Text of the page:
Did the Irish give football to the English?

Charlie Adley

Double Vision with Charlie Adley

While the FAI deal with a massive physical metamorphosis, with new bodies and attitudes replacing old, their equivalent across the Irish Sea is undergoing a struggle of an existential nature.

Only the English FA is called simply the FA. Other countries who don’t claim to have invented football have to declare their national identity in their association’s name.

Soon after taking his post in 2015, FA Chief Executive Martin Glenn talked of his desire to rebrand the FA as the EFA.

“We go to international conventions and say, “Hi, I’m Martin Glenn and I am from the FA. Which one? Obviously the English, because we invented it. Changing the name would possibly be a solution … I think we are perceived as arrogant…”

Good spot, sir. While progressive thinking is always welcome, it’s a bit of a shame that particular ship sailed centuries ago.

Back in October 1863, every English football club and school had their own rules. Some allowed players to carry the ball, others permitted kicking seven shades of shite out of their opponents. Matches were impossible to organise, because the rules were not matched.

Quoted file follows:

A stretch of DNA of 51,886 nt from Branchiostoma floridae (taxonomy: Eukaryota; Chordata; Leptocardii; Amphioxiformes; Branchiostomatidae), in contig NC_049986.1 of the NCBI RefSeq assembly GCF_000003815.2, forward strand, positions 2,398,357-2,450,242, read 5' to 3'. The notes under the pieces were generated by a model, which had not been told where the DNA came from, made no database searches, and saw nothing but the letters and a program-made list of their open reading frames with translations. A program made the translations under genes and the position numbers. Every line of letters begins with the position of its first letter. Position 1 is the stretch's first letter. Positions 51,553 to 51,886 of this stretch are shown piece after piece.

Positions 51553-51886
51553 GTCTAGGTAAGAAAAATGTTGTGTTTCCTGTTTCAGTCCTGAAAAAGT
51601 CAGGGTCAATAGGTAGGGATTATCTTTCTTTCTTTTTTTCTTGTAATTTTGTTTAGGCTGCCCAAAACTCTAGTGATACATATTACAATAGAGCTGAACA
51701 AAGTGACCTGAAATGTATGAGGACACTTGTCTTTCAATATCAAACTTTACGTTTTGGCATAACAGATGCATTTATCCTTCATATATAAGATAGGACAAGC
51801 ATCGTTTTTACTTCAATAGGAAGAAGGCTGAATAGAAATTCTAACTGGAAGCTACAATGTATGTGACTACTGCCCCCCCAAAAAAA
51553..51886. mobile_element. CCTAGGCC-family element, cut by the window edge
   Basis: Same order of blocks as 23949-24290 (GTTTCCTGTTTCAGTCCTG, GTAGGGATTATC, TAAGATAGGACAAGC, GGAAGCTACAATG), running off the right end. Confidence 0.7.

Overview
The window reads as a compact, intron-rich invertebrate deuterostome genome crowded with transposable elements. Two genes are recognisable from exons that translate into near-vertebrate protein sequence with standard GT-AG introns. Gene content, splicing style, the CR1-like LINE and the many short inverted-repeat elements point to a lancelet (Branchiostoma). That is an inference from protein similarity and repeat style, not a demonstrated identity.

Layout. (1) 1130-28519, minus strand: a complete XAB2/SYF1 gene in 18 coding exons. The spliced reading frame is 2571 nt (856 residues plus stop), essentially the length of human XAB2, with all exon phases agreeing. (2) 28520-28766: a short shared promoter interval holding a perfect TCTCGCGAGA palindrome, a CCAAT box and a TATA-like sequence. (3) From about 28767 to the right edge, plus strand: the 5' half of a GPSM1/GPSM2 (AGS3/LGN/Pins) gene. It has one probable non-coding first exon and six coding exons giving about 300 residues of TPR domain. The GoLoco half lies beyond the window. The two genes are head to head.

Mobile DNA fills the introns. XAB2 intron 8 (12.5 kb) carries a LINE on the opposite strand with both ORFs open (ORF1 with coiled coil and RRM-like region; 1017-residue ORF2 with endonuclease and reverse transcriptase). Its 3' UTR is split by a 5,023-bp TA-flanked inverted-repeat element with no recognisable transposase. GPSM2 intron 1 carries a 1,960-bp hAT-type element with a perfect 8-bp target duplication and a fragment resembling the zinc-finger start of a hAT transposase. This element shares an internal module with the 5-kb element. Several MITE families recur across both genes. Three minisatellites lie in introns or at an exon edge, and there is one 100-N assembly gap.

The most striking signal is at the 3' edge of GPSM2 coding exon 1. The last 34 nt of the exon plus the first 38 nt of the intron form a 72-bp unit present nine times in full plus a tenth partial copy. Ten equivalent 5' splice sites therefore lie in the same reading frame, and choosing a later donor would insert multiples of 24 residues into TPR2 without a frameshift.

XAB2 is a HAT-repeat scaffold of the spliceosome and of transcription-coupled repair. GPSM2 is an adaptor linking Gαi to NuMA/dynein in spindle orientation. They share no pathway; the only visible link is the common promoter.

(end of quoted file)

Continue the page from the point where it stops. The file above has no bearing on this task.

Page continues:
On the 26th of that month a group of Victorian gentlemen created the Football Association, with universal rules for all English teams, but does that make England the home of football?

They shook hands, passed the port, and 156 years later complaints were made after the World Cup semifinal, where England fans sang “It’s coming home.”

Have to say, as far as offensive football chants go, ‘Coming Home’ doesn’t make the premier league. Driven by neither racism, vitriol nor misogyny, it’s a pop song, not a document of historical importance.

The news that the FA face becoming the EFA might not sound like that much of a problem, but as an Englishman I know a highly precious few out there are feeling humiliated.

To read more of Charlie’s column, please see this week’s Galway City Tribune.

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